N-tier architecture definition
N-tier architecture is a software architecture model that separates distinct areas of functionality into individual tiers or layers. Each tier is responsible for a specific set of tasks, ensuring standardized and scalable application designs. The ‘N’ in n-tier denotes the number of layers, which can vary based on the application’s complexity.
In n-tier architecture, data flows continuously from one tier to another. A common three-tier model consists of:
- Presentation tier. This is the user interface layer, responsible for displaying data to the user and capturing their input.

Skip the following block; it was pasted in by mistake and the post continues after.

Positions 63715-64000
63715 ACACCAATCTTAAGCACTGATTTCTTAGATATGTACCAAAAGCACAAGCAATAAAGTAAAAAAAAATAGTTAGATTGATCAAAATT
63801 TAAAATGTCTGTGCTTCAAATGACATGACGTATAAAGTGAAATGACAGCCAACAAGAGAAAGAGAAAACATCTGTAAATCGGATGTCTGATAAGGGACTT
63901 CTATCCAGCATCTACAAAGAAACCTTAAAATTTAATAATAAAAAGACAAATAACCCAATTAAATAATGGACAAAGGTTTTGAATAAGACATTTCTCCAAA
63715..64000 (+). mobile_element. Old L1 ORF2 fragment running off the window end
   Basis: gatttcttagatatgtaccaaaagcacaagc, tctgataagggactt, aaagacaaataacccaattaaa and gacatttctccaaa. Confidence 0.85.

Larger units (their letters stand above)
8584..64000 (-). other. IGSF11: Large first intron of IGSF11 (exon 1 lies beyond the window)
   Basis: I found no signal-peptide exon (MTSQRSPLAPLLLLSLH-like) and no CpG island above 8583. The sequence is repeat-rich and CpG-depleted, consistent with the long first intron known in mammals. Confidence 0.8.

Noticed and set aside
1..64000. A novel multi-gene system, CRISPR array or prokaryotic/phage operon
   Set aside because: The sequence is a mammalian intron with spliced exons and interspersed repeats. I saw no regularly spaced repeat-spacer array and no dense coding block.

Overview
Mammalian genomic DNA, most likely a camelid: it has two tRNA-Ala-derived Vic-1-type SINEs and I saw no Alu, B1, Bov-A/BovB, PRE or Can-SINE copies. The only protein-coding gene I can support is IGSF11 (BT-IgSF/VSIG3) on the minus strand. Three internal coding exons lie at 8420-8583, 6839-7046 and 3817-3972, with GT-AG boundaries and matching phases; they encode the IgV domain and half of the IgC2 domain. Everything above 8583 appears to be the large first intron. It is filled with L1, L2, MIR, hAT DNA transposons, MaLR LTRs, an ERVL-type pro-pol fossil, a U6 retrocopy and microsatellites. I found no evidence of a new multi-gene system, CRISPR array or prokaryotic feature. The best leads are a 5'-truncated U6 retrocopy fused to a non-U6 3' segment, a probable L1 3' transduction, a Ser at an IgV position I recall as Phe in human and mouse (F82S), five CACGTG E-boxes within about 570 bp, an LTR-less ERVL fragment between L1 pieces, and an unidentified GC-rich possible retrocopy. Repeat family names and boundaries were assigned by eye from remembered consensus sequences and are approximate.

- Business logic tier. Also known as the application layer, it processes user input, enforces business rules, and determines how data is stored or displayed.
- Data access tier. This layer interacts with databases or other data sources, retrieving and storing data.
Advantages of using n-tier architecture
- Individual tiers can be scaled independently based on demand.
- Changes in one tier don’t always impact others, simplifying updates and bug fixes.
- By segregating functionalities, potential security breaches can be isolated to specific tiers.
Disadvantages of using n-tier architecture
- Designing and managing multiple tiers can be complex, requiring specialized knowledge.
- Data transfer between tiers introduces latency.
- Requires more infrastructure and resources compared to simpler architectures.